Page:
Written by Luke Cerny
I recently had the pleasure of attending Pubcon 2013 in Las Vegas, where my brain was jam packed with a plethora of awesome internet marketing information – a lot of it directly relating my role in managing search engine marketing campaigns. One session, however, stood out from the others – it challenged me to take a step back and view my role from a different perspective. The presenter, (Bill Leake, CEO of Apogee) asked how many people in the room were search engine marketing specialists. Not surprisingly, most were. He then asked how many people wanted to be search engine marketing specialists 10 years from now. I’ll admit that I didn’t raise my hand, but surprisingly nobody else did either.
Now don’t judge me yet – I LOVE search engine marketing. Search marketers are a pretty devout crowd. We take pride in what we do and stay up with the newest trends in the industry. We are awesome at the subtleties of the tools we use – AdWords, Bing Ads, Webmaster Tools, Analytics, etc. We could (and often do) spend entire days clicking through our PPC accounts making adjustments or performing keyword research to write the perfect <title> tag for our client’s niche landing page.
So that begs the question: why didn’t anyone raise their hand?
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The short answer is this: Chances are your 10 year plan is targeting career goals that are a little higher than just managing PPC campaigns, or even managing a search department. Most people wanted to be CMOs, VPs, CEOs, or aspire for some other senior role – if not taking the leap and becoming business owners themselves. How we can get there and escape the “search ghetto” (as Bill so affectionately called it) to find a fruitful career post-SEM is entirely up to us as marketers.
Consider this: We all have heard of or worked with that “PPC Specialist” or “SEO Manager” from another company who has some ridiculously narrow job function. Just the other day a coworker told me about a girl she knew who’s sole purpose at her job was maintaining a top ad position for some keywords her manager thought were important. She didn’t know how to do keyword research, A/B test ad copy, or do competitive analysis. She probably didn’t know why those keywords in particular were important, or even if they truly were. But damn, did she know how to update those keyword bids!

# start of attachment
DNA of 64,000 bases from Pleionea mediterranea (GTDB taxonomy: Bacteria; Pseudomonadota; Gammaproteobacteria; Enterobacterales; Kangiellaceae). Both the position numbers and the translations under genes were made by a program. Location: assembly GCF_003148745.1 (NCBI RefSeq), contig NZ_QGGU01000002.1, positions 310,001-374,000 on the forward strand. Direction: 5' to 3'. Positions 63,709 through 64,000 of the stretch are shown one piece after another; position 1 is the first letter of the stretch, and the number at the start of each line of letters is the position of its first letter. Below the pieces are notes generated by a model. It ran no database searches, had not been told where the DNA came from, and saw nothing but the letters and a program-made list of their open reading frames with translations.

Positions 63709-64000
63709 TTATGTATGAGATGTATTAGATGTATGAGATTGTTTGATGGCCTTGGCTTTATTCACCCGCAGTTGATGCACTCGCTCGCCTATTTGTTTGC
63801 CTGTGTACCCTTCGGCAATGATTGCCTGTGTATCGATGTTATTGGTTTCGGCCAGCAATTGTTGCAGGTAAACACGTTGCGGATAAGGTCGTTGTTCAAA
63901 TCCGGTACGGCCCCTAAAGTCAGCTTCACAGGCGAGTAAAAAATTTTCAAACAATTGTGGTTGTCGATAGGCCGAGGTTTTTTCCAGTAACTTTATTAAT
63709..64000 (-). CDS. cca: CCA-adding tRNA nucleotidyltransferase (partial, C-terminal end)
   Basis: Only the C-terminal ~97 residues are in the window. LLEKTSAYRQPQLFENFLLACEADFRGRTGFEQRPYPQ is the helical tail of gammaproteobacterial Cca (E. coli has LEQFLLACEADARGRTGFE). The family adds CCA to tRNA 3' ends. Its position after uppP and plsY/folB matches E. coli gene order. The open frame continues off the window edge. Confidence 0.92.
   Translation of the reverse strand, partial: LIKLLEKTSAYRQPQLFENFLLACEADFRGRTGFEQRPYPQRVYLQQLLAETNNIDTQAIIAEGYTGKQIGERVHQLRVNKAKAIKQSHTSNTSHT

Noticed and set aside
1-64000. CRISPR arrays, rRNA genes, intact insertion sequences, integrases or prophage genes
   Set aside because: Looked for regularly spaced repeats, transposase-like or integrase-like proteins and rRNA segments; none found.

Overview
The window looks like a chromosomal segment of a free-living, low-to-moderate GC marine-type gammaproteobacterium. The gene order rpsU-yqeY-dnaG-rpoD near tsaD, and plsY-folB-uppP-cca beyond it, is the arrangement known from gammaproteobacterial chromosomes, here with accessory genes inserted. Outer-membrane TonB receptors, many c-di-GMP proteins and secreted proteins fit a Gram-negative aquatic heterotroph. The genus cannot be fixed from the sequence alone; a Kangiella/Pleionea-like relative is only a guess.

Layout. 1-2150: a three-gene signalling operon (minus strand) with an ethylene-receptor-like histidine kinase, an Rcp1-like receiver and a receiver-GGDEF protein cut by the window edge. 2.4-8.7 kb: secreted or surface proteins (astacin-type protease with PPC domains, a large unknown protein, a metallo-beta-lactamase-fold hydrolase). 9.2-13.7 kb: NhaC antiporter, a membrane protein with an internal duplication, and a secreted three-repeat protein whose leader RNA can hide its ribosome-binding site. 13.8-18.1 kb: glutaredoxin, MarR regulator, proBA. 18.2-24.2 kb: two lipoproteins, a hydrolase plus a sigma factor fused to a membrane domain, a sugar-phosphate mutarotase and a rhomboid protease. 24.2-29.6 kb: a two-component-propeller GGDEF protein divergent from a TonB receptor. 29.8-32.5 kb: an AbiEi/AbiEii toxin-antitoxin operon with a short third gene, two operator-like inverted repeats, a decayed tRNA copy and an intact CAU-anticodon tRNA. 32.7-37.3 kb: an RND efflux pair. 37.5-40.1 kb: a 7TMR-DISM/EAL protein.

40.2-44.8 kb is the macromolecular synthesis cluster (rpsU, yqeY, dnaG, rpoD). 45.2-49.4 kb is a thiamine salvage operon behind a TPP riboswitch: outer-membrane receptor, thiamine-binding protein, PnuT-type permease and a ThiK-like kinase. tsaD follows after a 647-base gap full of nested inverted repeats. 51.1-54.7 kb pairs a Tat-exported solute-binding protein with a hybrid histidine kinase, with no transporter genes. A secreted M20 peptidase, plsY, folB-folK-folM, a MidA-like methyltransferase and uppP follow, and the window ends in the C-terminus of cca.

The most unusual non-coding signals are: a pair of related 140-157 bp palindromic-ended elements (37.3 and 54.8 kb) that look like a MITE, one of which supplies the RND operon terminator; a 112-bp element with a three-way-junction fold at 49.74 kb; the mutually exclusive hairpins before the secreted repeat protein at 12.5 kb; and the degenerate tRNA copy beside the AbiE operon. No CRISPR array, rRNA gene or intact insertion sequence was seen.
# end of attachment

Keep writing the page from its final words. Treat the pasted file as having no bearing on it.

As someone with experience in the field, I wouldn’t necessarily call this utilizing the best of our abilities to move the needle for clients. Tactic-heavy approaches to PPC management, or any form of digital marketing for that matter, just don’t work anymore in this multi-device, multi-channel world. In essence, we need to take off our SEM hats and think more like digital strategists to see the big picture of how search compliments the digital marketing mix.
It’s Not Just Search Anymore
If we don’t want to pigeon-hole ourselves as search engine marketers, doing so on an even broader spectrum as “marketing professionals” seems that much more foolish. Search engine marketing is an important aspect of online business and the digital marketing mix. If you learn how people interact with search engines, you can clearly see that search needs to be a major consideration for companies doing business on the net. At the same time, however, you don’t want to put all of your eggs in one basket. The technology landscape is changing faster than anything else in the world. The next big change in technology could happen tomorrow without warning, encouraging us to adapt and expand our thinking to that of more of a digital marketing strategist. If for some reason it affects how (or if) search marketers do business, then a lot of people could be without jobs, or worse, without other technical skills.